OPPOSITION over tax credits may be seen as laudable but the stance is anti-democratic and underlines the need for reform
A bold stand against the government’s tax credit reforms the House of Lords’ opposition may well be. But a shining example of representative democracy it is certainly not. Few would deny that Chancellor George Osborne’s latest attempt at welfare reform is controversial, or that the House of Lords should have a strong voice on a change that will penalise many low-income working households.
But the Lords’ outright opposition to this latest attempt at welfare reform has moved in short order from a political row to a constitutional stand-off between the two houses. To defy the wishes of the majority party in the Commons tasked with bringing down a chronic budget deficit defies a long standing parliamentary agreement that the Lords should not frustrate a finance bill put before it by the Commons.
Under the Parliament Act 104 years ago – passed after the Lords defied Lloyd George’s 1909 People’s Budget – the convention has been that the Lords could no longer use its power to oppose the Commons on tax and financial matters. Without this restriction, reforming budgets could be blocked by an unelected and unrepresentative assembly biased towards landholding and commercial interests.
This restriction was championed by a Liberal administration. The current manoeuvre by the Liberal Democrats to invoke a rarely used “fatal motion” today which would scrap the proposed changes entirely smacks of party political opportunism.
This should be a time when the Lords can play an important role by persuasion and argument. But the legitimacy of the second chamber is now on shaky ground. Despite the explosive growth of its membership in recent years, it stands no higher in popular esteem – indeed, it is arguably even more lacking in public support.
This is all the more regrettable considering the valuable work the Lords has historically undertaken in its scrutiny of parliamentary legislation and the knowledge, skills and experience it has brought to bear on many hastily prepared bills sent to it from the Commons.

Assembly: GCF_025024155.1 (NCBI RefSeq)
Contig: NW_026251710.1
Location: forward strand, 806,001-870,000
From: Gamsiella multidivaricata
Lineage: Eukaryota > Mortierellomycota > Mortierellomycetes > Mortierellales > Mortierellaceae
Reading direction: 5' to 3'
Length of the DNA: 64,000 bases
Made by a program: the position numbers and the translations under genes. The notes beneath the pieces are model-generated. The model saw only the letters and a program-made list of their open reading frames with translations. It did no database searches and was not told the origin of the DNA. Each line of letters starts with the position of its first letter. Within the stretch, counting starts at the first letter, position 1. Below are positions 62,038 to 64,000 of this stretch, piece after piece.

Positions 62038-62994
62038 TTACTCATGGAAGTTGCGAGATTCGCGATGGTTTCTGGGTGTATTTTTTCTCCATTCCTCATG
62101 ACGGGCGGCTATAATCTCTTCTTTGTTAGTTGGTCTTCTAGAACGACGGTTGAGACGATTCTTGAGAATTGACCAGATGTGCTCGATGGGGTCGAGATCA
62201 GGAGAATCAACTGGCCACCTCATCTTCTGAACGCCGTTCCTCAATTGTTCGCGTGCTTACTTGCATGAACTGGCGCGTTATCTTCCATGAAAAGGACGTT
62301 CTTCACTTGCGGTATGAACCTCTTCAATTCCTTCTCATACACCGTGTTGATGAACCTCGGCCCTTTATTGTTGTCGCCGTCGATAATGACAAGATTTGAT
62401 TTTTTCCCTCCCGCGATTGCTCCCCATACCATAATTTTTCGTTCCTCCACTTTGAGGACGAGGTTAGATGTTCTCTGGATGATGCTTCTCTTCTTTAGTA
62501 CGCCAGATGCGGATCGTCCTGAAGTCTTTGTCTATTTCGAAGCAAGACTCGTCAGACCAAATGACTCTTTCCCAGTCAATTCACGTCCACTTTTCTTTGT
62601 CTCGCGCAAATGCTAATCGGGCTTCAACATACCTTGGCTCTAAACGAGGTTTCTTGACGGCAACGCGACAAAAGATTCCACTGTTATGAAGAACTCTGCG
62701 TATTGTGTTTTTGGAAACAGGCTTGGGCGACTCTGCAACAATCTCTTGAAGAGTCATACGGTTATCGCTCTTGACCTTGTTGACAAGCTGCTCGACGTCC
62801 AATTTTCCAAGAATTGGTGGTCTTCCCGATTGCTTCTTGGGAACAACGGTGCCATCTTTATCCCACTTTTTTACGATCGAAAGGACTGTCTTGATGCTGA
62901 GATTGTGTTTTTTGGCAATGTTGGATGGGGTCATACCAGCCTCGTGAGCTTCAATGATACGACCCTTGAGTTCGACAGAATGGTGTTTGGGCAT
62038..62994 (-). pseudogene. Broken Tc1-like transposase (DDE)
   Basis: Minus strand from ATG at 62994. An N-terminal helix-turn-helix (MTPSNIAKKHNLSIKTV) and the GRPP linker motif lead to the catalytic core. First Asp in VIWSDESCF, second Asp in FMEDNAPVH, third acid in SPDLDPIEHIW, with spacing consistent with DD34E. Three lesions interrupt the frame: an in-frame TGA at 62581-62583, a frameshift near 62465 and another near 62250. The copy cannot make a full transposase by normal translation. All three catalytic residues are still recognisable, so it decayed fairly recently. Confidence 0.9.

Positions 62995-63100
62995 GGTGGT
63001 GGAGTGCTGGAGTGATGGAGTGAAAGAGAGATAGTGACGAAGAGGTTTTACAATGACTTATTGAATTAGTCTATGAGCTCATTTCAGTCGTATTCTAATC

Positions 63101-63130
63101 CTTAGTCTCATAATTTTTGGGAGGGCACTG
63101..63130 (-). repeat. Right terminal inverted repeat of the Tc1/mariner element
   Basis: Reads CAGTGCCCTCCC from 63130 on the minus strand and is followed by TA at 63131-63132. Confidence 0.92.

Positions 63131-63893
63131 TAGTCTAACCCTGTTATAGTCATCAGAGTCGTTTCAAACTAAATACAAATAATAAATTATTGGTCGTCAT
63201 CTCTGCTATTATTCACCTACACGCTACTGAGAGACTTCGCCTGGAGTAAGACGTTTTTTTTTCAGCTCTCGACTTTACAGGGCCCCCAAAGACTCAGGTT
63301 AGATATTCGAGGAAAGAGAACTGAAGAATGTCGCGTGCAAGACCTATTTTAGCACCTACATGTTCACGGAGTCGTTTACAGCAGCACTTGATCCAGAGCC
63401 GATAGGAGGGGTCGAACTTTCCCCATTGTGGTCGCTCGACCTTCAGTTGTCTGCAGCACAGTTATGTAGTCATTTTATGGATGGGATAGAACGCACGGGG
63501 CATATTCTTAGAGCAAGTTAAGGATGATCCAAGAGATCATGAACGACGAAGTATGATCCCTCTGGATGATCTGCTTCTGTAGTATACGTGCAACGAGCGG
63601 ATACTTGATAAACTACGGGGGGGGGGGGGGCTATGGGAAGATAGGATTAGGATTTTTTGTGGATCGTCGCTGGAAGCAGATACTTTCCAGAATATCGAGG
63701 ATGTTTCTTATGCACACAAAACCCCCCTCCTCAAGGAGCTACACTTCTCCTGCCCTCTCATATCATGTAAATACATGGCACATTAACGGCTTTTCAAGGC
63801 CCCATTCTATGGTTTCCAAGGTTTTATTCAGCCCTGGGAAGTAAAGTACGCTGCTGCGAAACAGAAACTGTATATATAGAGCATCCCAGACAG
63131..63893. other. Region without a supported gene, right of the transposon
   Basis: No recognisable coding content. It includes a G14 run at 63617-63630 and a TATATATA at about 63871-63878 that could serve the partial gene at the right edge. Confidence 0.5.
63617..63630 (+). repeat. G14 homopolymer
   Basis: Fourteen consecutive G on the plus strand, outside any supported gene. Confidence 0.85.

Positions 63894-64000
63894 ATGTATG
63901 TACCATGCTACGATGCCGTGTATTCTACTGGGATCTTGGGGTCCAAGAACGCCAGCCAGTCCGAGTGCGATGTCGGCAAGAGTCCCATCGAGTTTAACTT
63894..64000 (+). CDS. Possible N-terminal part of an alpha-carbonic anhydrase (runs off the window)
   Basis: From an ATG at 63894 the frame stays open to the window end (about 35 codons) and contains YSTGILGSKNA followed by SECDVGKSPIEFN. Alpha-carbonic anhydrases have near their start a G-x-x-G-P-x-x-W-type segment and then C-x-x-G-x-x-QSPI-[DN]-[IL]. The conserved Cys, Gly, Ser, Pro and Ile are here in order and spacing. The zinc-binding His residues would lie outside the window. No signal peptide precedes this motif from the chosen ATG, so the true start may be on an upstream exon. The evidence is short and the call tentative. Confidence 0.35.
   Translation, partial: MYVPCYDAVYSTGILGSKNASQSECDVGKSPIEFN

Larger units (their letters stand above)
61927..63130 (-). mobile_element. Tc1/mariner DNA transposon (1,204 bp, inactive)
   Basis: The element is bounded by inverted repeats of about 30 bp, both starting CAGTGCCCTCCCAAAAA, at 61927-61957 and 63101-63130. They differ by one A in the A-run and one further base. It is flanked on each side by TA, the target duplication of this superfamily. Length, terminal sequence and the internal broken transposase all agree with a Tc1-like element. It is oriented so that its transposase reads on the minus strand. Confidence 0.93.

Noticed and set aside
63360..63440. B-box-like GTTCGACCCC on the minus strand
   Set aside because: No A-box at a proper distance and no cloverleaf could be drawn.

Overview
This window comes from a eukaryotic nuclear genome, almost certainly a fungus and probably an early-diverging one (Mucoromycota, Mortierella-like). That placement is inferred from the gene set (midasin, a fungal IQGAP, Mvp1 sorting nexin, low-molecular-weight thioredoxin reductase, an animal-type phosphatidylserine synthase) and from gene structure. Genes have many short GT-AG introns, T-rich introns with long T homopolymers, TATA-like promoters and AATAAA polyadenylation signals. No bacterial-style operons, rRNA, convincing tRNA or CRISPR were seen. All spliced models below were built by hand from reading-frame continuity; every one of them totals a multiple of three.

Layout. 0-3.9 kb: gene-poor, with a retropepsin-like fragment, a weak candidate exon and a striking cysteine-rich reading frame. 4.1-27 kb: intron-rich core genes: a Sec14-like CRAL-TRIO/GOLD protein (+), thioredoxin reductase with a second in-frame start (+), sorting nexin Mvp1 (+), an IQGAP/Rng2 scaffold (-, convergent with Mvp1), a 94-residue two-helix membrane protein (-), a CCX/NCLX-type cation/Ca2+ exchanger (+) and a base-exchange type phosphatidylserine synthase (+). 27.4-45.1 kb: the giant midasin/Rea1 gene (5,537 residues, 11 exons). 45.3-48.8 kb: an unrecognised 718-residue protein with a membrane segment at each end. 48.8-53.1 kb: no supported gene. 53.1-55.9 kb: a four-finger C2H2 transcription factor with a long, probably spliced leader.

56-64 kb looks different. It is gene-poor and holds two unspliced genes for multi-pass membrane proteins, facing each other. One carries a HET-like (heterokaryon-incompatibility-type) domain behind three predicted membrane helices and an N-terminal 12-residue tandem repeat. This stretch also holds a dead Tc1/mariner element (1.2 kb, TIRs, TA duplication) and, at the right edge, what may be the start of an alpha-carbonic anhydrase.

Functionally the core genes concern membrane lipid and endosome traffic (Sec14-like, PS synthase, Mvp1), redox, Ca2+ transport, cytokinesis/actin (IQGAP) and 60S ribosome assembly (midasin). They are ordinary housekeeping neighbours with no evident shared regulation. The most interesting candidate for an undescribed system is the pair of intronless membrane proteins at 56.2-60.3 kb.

Today’s Upper House has been filled with elderly peers, bishops and a random assortment of political has-beens. Recent scandals have confirmed a widespread view among the public that many are milking the system to their personal advantage or simply clocking in to collect their £300-a-day allowance.
With 781 members entitled to vote, it now enjoys the dubious title of the world’s largest legislative chamber outside China. Indeed China’s premier Li Keqiang could have been forgiven a wry smile on his visit to Britain last week over lectures about this country’s superior form of democracy.
The government now needs to act on two fronts. First, it can use the limited time left to it to take some of the sting out of the proposed tax changes. This could be done by modifying the impact on the worst affected families as veteran welfare reformer Frank Field has suggested, or phasing in the changes.
And second, it now surely time that it acts on the House of Lords and pushes through long-overdue reform. It has become far too big for its non-elected boots.
Yes to equality – and to flexibility
We have arrived at a big moment for women in the workplace – at last. It is 45 years since the Equal Pay Act was meant to herald an end to the gender pay gap. Now, after years of campaigning, Prime Minister David Cameron is set to bring forward rules to make firms with more than 250 workers reveal whether they pay men more than women.
Mr Cameron will also announce an ambition to end the gender pay gap within a generation. It currently stands at just over 19 per cent for full- and part-time workers in the UK, meaning a woman on average earns around 80p for every £1 earned by a man. Other steps include a target to include women on the boards of all the UK’s top 350 companies.
These moves should be widely welcomed – all the more so given the growing numbers of female graduates and skilled personnel coming into the labour force. Pay discrimination on the grounds of gender has come to look ever more anachronistic – and blatantly unfair.
However, legislation needs to guard against unplanned and unwanted barriers to female employment. When overall costs are taken into account, employers have to provide for periods of maternity leave. Many occupations now require long hours that can be particularly punishing for women with responsibilities for young children. There is also a need for employers to be flexible and accommodating for female staff who have maternal responsibilities.
This is no argument for pay discrimination. But employers may argue that the overall costs and obligations in hiring female staff are greater than those incurred by hiring men. This objection could be readily overcome by the acceptance by both sides of the need for flexibility – a growing requirement of today’s fast-changing work environment.